Millions of EU citizens can now apply for “settled status” in the UK as the government launched the final phase of testing for its post-Brexit registration system and scrapped the proposed £65 fee.
EU settlement scheme
The scheme will open fully by 30 March 2019, and the deadline for applying for settled status will be 30 June 2021, or 31 December 2020 if the UK leaves the EU without a deal.
Those who have not yet been resident in the UK for five years are eligible to apply for “pre-settled status”, which they can then change to settled status once five years’ continuous residence has been completed.
Prime Minister Theresa May today announced that a £65 fee for EU citizens applying for settled status would be scrapped. The government has launched a smartphone app (currently only available on Android) where users can upload documents, answer questions and submit photographs. It has also recruited 1,500 new caseworkers to help deal with applications.
However, think tank British Future has warned that around a third of the 3.5 million EU nationals currently living in the UK could struggle to file the application.
It also claims that even if 5% of eligible applicants struggle to apply or are rejected, this would equate to 175,000 people living in the UK without status. Groups such as the elderly or those with limited English or IT skills would be most affected, it said.
Karendeep Kaur, senior immigration consultant at immigration law firm Migrate UK, urged employers to consider supporting workers with their applications, but also sounded some words of caution:
“The most important thing to note is that this will not backdate settled status as per the current EEA permanent residence rules,” she said.
“The benefit of this scheme is that it allows employers and HR professionals to apply early with their workers and spread a sense of security throughout their organisation that they are making steps towards securing a future for them and their family members.
“However, this comes with a number of obstacles. Firstly, each applicant must hold a valid passport, and with many EU nationals relying solely on their National ID cards, this would restrict them in applying.
“Secondly, to start the application process, the migrant must download the Home Office app from Google Play Store or find a location (there are 13 locations) where an Android phone can be used.
“Lastly, with there being a huge number of applicants looking to apply, as stated in previous months, it is more than likely that the system will fall over when attempting to process the millions of applications which will undoubtedly be flooding in.
“However, this is one of the aims of the public test phase – to combat any issues with the system prior to the nationwide launch in March 2019.”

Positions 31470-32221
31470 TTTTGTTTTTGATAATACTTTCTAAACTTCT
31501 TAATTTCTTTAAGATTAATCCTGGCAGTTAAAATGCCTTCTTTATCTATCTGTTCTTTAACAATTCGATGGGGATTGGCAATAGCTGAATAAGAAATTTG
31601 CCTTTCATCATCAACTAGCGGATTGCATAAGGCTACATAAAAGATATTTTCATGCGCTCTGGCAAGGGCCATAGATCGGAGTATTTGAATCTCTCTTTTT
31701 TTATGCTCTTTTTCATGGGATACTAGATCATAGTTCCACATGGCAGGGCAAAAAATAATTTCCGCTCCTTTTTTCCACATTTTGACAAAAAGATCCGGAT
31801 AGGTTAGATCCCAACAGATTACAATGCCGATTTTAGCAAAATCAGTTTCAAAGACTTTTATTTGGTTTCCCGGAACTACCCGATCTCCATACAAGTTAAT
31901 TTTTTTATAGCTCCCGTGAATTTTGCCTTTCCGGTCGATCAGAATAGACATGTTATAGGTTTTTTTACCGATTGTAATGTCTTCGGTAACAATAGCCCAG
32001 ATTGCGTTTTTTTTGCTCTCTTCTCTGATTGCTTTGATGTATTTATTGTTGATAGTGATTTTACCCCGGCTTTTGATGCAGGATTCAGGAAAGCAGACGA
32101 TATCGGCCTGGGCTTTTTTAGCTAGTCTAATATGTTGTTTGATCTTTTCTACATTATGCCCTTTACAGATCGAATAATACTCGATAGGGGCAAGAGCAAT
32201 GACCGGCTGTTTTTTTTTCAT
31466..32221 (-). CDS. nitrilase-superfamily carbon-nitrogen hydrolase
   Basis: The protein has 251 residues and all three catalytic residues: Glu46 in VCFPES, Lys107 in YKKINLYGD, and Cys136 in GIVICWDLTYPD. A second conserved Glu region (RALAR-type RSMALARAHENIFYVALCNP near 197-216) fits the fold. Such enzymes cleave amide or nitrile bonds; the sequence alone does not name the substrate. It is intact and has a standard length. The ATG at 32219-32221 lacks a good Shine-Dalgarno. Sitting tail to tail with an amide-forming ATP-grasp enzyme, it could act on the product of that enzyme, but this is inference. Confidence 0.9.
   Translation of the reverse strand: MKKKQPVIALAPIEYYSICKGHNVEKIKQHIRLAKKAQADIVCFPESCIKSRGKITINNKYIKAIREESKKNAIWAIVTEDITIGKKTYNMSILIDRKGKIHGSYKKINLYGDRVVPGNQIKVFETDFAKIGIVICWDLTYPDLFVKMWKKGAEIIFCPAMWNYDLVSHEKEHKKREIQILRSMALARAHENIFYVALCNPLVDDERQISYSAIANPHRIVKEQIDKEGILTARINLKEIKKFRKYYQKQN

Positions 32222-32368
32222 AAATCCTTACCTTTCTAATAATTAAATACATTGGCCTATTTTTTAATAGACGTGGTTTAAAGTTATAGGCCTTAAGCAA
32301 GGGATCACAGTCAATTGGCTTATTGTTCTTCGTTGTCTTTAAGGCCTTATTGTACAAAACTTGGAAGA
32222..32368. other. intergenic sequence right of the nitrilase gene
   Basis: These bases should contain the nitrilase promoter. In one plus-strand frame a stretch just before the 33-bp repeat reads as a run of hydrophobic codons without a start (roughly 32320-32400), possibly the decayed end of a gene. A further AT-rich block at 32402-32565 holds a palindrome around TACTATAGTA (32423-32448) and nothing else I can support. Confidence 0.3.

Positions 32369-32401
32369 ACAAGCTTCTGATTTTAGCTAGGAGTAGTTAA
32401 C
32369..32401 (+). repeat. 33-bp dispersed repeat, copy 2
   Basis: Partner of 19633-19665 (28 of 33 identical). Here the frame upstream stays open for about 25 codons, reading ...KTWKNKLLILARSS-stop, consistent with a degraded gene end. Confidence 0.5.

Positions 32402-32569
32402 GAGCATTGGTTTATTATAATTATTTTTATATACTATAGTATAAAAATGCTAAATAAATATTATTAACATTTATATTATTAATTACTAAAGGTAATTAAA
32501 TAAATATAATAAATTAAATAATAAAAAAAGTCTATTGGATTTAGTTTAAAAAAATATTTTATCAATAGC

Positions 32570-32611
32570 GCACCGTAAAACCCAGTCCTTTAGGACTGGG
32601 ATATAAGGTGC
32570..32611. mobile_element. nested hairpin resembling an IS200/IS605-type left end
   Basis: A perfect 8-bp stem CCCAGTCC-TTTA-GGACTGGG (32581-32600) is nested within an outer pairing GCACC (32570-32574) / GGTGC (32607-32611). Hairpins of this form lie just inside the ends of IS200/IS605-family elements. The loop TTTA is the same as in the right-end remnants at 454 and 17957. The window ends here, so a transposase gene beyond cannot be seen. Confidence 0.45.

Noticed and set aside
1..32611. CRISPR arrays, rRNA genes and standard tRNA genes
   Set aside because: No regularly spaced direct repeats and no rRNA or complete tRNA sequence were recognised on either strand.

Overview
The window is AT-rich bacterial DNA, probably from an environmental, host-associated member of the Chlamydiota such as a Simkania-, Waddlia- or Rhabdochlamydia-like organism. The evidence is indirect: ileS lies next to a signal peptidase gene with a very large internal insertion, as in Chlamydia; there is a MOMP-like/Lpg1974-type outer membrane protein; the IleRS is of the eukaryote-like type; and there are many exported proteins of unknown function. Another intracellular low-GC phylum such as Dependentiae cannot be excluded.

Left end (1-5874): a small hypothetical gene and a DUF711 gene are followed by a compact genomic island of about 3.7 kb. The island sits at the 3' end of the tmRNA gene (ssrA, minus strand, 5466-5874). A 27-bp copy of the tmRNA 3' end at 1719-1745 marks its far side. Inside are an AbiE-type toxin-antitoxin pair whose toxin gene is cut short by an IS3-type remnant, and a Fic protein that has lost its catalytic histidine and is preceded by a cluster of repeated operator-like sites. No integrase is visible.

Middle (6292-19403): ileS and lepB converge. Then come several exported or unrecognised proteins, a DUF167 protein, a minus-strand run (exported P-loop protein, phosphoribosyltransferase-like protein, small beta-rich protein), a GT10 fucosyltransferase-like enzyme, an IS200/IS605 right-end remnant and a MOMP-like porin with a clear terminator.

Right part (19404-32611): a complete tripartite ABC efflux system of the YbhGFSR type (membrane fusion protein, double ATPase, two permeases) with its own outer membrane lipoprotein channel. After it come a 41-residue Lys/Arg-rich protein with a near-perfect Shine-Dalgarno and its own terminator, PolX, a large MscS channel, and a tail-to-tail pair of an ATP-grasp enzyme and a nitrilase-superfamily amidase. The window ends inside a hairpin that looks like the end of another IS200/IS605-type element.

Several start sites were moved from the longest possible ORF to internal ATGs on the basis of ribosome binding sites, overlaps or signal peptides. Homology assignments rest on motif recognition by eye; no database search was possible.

Before the scrapping of the £65 fee, a number of employers had committed to paying for the EU employees to acquire settled status.
Heathrow Airport agreed to cover the cost last month, with CEO John Holland Kaye saying: “Many of our people are worried about Brexit and this move will provide reassurance and clarity.”
A number of NHS trusts have also said they will support EU employees financially with the process.
Laura Darnley, employment solicitor at HRC Law said: “Every business with EU national employees will need to assess exactly what this means for their business. While responsibility remains with the individuals, there are very clear risks to businesses which can be addressed through a proactive approach.”
She added that the system was “fraught with difficulty” so good communication was key. “It is therefore in businesses’ interests to ensure all employees are aware of the scheme and what action needs to be taken or risk the possibility of having to deal with illegal workers and recruitment further down the line.
“If a business wishes to retain its talent, now is the time to support employees through the process. We’ve started to see businesses spearhead the movement with the likes of Carluccio’s offering to pay the application fee for its employees.
“However, while support such as this is positive, businesses must be cautious to avoid ‘advising’ their staff as this may be unlawful and ensure that however they offer help, the policy is rolled out consistently across all EU staff to avoid any potential discrimination risks.”
This article was updated following the government announcement on 21 January to scrap the £65 fee for settled status.